Our History

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1920

1928

Following World War 1, Boys’ Clubs formed to keep a sense of comradely for those who had served in the war. The vast majority of boys had left formal education at the age of14 and began life in employment. To many, the street were the only place available to socialise once they had finished work, which became seen as a social problem.

The Boys Clubs from across the city signed the original document forming the Bristol & District Federation of Boys Clubs in a building in Nelson Street, just 50 yards away from the current office.

Women over 21 achieved the same voting rights as men through the Equal Franchise Act

The first ‘Talkie’ is shown in Britain.

Mickey Mouse is created at the Walt Disney Studio

1930

1935

Thorpe Bannister was appointed as the first full-time General Secretary of the Federation.

1936

King Edward VIII abdicates over his relationship with an American divorcee, Wallis Simpson.

1939

Despite numerous obstacles, Boys’ Clubs continued strongly through World War 2 and contributed towards the war. Many of the club members became involved with fire watching duties across the city during the war.

Germany invades Poland and the UK declares War.

1940

1942

Thorpe Bannister seconded to work for the war office and Ted Higgins was appointed as his successor.

1945

Germany surrenders on 8 May.

Labour leader Clement Atlee wins landslide election victory.

The UK becomes a permanent member of the UN Security Council.

1948

Ted Higgins took on the role of National Training Officer for the National Association of Boys Clubs and Fred Semwin was appointed as his successor at the Bristol & District Federation of Boys Clubs with Chris Wilcox as his assistant.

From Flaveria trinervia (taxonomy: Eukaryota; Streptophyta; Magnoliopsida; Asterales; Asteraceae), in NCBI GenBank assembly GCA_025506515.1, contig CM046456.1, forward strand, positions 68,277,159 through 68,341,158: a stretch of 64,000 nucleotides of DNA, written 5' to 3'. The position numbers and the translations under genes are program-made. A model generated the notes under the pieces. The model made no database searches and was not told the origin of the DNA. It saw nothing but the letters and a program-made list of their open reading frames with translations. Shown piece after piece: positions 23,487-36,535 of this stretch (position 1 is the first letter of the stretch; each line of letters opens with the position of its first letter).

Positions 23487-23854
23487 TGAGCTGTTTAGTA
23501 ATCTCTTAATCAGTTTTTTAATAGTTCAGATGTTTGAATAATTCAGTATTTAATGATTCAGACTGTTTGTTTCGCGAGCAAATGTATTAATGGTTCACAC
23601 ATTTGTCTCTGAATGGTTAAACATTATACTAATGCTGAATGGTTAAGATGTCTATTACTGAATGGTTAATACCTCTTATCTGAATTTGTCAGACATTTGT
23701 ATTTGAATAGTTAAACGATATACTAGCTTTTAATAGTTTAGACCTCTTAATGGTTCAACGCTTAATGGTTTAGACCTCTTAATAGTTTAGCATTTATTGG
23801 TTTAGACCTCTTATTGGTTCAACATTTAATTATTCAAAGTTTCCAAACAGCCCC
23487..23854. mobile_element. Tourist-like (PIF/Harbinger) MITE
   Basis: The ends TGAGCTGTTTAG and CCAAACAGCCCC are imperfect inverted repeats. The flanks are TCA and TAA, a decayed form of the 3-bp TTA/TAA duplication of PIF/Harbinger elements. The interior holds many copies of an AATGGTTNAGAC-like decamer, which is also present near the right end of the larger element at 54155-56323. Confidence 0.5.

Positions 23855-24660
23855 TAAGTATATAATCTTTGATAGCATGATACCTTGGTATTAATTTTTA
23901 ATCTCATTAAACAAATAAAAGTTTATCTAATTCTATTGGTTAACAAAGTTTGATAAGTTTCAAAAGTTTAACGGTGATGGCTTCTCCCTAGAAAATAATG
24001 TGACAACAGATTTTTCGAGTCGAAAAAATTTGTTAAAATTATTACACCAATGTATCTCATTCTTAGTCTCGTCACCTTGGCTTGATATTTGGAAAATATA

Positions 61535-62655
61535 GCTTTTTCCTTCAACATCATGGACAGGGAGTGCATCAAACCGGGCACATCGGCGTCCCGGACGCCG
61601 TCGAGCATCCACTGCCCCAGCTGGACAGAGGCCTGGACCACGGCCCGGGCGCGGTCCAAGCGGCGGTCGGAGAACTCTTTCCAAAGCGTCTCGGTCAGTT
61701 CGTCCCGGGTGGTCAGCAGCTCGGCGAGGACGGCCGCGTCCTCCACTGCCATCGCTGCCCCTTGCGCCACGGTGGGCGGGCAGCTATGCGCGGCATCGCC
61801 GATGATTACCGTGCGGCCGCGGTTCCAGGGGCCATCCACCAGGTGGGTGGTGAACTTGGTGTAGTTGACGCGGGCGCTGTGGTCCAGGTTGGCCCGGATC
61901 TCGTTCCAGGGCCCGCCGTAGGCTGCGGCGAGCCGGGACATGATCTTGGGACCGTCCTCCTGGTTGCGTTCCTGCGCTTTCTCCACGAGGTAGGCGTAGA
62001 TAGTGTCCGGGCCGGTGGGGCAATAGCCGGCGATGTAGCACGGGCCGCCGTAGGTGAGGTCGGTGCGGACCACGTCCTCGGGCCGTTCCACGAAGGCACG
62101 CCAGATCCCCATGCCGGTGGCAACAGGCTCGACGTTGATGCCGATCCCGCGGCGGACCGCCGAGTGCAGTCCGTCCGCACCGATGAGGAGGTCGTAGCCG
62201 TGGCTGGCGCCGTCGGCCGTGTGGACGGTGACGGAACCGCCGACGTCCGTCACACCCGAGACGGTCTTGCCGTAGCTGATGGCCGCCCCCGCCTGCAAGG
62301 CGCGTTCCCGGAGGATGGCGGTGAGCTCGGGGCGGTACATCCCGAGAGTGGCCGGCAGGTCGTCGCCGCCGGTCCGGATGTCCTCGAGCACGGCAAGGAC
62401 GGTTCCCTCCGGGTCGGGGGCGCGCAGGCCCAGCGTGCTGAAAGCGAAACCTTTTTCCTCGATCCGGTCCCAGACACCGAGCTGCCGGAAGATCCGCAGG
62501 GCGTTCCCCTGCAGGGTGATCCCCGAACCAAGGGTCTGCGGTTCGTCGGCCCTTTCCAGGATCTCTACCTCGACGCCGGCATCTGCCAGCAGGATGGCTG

The National Health Service is established.

The liner ‘SS Empire Windrush’ docked at Tilbury carrying nearly 500 Caribbean people to Britain.

1950

1953

Fred Semwin stepped down and Chris Wilcox was appointed General Secretary of the Bristol & District Federation of Boys Clubs on the 1st April, Chris was in the role for 35 years.

1955

Commercial television starts with the first ITV broadcast.

1956

Hartcliffe Boys Club was opened in Murford Avenue and Ernie Curtis was appointed leader. Jack Clarke was the Chairman of the new club and he was also appointed Chairman of the Federation, a position he held until 1981.

1958

Blue Peter first broadcast on TV.
1960

1961

The Albemarle Report was published by the Government, which recommended that central and local government funds should be made available to build new clubs across the country. A number of new clubs were built in Bristol over the next few years, including Bedminster Down Boys Club, Sea Mills Boys & Girls Club, Filwood Boys Club, Ashton Vale Club for Young People, Bristol Five Boys Club (Harry Crook Youth Activity Centre), Black Horse Boys Club and Teyfant Boys Club.

 

The Oral Contraceptive Pill was first introduced in the UK.